A volcano is a mountain topped with vents, holes, and craters. When the volcano erupts, lava, ash, cinders, dust, and hot gas can pour out the top. Magma (when it’s deep in the ground) or lava (when it reaches the earth’s surface) is very hot, liquid rock. When the lava cools down, it turns into hard rock. Ash is a gray powder that results from material being burned in the volcano. Ash can be carried in the air for many miles.
Volcanoes occur when the Earth’s plates pull apart causing magma to rise to the surface. Volcanoes can also occur over hotspots and where one plate dives beneath another, forcing magma to rise to the surface. Plates diving under one another is known as subduction.
As one goes deeper and deeper into the earth, there is increasing temperature with increasing depth. This is because radioactive elements deep within the earth are slowly disintegrating and producing heat. The rock in the earth insulates the heat, so that it accumulates and eventually liquefies the rock insulating it. Only slowly does this heat escape, which leads to the drastic differences of temperature with depth. This difference is referred to as the geothermal gradient. The average geothermal gradient is 2° to 3°C per 100 meters of depth, indicating that heat is flowing outward from inside the earth. Volcanoes are vents for the explosive escape of some of this heat. Magma is a general term referring to a mass of completely or partly molten rock containing the volatile that it acquired at its origin in the upper mantle of the earth. These volatile elements are gases either dissolved in the melt or as bubbles of gas that escape when the rock reaches the surface and solidifies. Volcanoes erupt because magma is less dense than the solid rocks surrounding it in the mantle of the earth. As it nears the surface, the volatile gases expand and boil out of the rock, and this force of explosion propels lava from the vent.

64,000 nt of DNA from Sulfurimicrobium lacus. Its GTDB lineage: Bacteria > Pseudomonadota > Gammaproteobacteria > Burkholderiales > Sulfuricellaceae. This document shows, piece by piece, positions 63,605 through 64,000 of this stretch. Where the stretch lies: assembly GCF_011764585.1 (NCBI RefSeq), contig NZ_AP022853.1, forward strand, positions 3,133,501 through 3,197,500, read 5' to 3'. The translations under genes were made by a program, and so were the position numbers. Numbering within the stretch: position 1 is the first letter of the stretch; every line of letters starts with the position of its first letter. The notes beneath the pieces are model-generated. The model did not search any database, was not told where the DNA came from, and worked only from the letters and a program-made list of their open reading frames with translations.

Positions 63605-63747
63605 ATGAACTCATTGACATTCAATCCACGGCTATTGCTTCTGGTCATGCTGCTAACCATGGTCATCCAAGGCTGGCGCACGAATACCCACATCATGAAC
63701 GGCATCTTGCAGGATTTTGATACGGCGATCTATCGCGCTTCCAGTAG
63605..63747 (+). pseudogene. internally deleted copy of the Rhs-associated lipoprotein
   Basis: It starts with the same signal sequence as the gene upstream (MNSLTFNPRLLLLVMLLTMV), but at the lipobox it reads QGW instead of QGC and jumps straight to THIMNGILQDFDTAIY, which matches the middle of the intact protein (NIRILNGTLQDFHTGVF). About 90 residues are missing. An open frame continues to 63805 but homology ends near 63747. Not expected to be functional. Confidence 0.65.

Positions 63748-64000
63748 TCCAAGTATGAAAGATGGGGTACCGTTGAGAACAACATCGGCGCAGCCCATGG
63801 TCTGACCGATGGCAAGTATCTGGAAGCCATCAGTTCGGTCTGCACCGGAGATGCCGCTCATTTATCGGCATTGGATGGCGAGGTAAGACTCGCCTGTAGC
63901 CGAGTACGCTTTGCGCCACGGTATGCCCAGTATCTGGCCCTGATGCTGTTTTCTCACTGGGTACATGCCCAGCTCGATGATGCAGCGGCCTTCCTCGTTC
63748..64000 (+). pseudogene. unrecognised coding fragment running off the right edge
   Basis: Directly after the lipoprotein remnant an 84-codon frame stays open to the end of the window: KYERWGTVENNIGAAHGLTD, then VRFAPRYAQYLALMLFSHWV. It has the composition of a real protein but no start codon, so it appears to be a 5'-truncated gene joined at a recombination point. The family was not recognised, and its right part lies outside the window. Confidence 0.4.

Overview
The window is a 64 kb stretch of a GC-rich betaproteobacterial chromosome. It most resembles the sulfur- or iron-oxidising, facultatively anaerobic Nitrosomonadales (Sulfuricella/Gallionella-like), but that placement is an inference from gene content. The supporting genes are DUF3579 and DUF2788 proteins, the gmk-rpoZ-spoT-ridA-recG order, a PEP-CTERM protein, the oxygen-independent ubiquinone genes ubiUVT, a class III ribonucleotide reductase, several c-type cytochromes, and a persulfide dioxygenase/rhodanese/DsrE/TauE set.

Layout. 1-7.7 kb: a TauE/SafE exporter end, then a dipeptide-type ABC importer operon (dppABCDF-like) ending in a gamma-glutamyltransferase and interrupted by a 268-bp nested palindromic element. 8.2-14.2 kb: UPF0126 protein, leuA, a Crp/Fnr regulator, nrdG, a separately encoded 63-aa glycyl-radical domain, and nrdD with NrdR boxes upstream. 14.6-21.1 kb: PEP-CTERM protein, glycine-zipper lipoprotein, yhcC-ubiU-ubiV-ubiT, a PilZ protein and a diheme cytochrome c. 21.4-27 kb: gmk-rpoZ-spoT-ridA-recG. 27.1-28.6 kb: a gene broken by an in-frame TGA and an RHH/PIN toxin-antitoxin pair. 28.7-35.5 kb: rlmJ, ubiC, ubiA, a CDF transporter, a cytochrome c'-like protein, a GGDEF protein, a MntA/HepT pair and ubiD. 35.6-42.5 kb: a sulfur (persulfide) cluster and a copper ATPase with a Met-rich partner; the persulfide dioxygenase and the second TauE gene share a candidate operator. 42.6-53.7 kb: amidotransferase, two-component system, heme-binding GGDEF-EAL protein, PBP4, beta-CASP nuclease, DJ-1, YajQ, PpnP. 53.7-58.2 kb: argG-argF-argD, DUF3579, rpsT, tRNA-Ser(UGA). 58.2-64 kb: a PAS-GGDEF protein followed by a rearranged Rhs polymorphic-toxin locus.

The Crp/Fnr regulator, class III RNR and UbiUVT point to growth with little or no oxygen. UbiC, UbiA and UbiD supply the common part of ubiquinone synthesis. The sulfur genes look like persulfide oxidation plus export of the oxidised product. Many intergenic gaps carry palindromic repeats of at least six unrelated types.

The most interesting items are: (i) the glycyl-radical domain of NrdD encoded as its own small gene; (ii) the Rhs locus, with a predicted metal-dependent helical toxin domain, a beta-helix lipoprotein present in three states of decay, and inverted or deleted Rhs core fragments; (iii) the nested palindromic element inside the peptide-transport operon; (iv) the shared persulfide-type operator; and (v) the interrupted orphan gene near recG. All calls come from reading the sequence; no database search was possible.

Adin Fitriansyah Maulani